Wednesday, April 25, 2012

Locked-in Voters

Jay Cost makes a good point about the weakness in most models which try to predict the presidential vote based on a few factors (e.g. economic growth, etc.):

So I would say that 90 percent of the vote is pretty well set. And this is the biggest reason that I am skeptical of these predictive models -- they usually fail to account for the fact that there were simply more gettable voters for Ike in 1956, LBJ in 1964, Nixon in 1972, or even Reagan in 1984. They assume that a president today can still win 60 percent of the two-party vote -- even though this was a regular occurrence before 1988 but has never happened since. And it has not happened since because the two parties have finally, after years of struggle and back-and-forth, locked down roughly 45 percent apiece.

One quibble -- I don't think the re-alignment process is over.  The Tea Party demonstrations brought out an incredibly diverse group of people.  While the label "tea party" has beeen sufficiently branded by the news media such that it won't be an effective rallying cry for the future, the sentiments that gave rise to the demonstration have only been growing.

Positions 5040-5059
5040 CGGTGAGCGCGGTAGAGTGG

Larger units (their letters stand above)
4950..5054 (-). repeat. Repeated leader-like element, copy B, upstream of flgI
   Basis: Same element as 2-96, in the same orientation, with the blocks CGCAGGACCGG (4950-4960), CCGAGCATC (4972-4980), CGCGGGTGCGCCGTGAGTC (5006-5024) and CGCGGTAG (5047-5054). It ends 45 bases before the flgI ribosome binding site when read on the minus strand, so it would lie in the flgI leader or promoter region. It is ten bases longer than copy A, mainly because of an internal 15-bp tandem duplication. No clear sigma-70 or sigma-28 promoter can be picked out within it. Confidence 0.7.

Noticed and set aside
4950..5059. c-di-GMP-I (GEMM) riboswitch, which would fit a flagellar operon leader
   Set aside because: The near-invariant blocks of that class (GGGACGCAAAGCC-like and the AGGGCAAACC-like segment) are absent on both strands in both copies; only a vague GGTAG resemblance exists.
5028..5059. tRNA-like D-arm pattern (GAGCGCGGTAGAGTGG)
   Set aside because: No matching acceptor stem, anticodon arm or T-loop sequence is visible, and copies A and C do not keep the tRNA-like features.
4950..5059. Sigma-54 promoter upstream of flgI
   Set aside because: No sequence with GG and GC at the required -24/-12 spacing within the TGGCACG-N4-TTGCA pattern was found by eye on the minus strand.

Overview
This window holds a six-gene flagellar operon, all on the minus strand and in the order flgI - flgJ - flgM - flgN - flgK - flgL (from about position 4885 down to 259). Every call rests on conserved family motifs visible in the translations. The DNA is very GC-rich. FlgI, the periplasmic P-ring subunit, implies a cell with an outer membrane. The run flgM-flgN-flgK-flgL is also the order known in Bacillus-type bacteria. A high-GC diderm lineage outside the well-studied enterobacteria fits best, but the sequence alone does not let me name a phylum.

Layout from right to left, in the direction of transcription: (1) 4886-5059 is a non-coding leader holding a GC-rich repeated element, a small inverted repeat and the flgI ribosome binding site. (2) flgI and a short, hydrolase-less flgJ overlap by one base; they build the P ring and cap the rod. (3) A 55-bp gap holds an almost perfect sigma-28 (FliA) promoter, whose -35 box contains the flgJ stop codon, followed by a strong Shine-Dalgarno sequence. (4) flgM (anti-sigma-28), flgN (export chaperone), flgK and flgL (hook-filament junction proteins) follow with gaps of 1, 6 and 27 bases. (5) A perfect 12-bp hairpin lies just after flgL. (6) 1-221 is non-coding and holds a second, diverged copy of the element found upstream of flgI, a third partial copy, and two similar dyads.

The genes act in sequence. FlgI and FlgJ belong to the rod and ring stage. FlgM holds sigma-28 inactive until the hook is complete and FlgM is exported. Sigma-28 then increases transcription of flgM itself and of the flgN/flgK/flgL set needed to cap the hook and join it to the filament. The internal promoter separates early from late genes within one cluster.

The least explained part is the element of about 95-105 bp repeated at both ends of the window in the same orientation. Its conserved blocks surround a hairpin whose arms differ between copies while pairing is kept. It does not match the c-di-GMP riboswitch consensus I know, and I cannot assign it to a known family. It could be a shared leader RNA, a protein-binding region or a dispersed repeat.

The new divide is flyover country vs. the beltway elite.  Glenn Reynolds linked to this article the other day.   Although written, two years ago, the trend therein identified has only gotten stronger.

Republican and Democratic office holders and their retinues show a similar presumption to dominate and fewer differences in tastes, habits, opinions, and sources of income among one another than between both and the rest of the country. They think, look, and act as a class.
The Republican Party did not disparage the ruling class, because most of its officials are or would like to be part of it.

Never has there been so little diversity within America's upper crust.

Jay Cost says each party has nailed down about 45% of the electorate.  But he doesn't address the fact that only about 1/3 of GOP voters are very happy with the party.  They vote grudgingly for Republicans because they are horrified by the Democrats and the beltway mentality.  When a viable party or candidate emerges to tap into the disaffection with the ruling elite, a lot more realignment will take place.

No comments:

Post a Comment